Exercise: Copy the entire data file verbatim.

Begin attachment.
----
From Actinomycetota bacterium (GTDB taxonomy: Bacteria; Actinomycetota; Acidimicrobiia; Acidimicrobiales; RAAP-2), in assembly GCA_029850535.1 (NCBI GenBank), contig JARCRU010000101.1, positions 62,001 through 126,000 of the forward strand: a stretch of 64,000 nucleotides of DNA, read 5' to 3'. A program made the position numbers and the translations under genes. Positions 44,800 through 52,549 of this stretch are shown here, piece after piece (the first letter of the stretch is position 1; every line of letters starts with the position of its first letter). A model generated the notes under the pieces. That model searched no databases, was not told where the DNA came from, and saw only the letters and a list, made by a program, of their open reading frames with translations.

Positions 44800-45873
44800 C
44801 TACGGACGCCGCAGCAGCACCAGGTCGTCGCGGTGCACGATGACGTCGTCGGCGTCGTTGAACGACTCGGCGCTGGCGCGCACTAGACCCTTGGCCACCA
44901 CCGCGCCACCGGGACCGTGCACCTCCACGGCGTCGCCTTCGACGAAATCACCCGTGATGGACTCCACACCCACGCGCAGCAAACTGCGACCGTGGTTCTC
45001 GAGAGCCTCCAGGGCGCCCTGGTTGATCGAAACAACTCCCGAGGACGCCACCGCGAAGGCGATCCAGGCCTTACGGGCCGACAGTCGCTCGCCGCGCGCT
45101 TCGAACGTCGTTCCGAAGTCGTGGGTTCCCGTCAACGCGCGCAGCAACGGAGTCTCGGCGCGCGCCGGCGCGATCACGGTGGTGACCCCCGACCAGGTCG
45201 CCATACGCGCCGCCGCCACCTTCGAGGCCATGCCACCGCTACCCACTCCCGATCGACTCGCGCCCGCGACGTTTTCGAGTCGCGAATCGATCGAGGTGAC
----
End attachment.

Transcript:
From Actinomycetota bacterium (GTDB taxonomy: Bacteria; Actinomycetota; Acidimicrobiia; Acidimicrobiales; RAAP-2), in assembly GCA_029850535.1 (NCBI GenBank), contig JARCRU010000101.1, positions 62,001 through 126,000 of the forward strand: a stretch of 64,000 nucleotides of DNA, read 5' to 3'. A program made the position numbers and the translations under genes. Positions 44,800 through 52,549 of this stretch are shown here, piece after piece (the first letter of the stretch is position 1; every line of letters starts with the position of its first letter). A model generated the notes under the pieces. That model searched no databases, was not told where the DNA came from, and saw only the letters and a list, made by a program, of their open reading frames with translations.

Positions 44800-45873
44800 C
44801 TACGGACGCCGCAGCAGCACCAGGTCGTCGCGGTGCACGATGACGTCGTCGGCGTCGTTGAACGACTCGGCGCTGGCGCGCACTAGACCCTTGGCCACCA
44901 CCGCGCCACCGGGACCGTGCACCTCCACGGCGTCGCCTTCGACGAAATCACCCGTGATGGACTCCACACCCACGCGCAGCAAACTGCGACCGTGGTTCTC
45001 GAGAGCCTCCAGGGCGCCCTGGTTGATCGAAACAACTCCCGAGGACGCCACCGCGAAGGCGATCCAGGCCTTACGGGCCGACAGTCGCTCGCCGCGCGCT
45101 TCGAACGTCGTTCCGAAGTCGTGGGTTCCCGTCAACGCGCGCAGCAACGGAGTCTCGGCGCGCGCCGGCGCGATCACGGTGGTGACCCCCGACCAGGTCG
45201 CCATACGCGCCGCCGCCACCTTCGAGGCCATGCCACCGCTACCCACTCCCGATCGACTCGCGCCCGCGACGTTTTCGAGTCGCGAATCGATCGAGGTGAC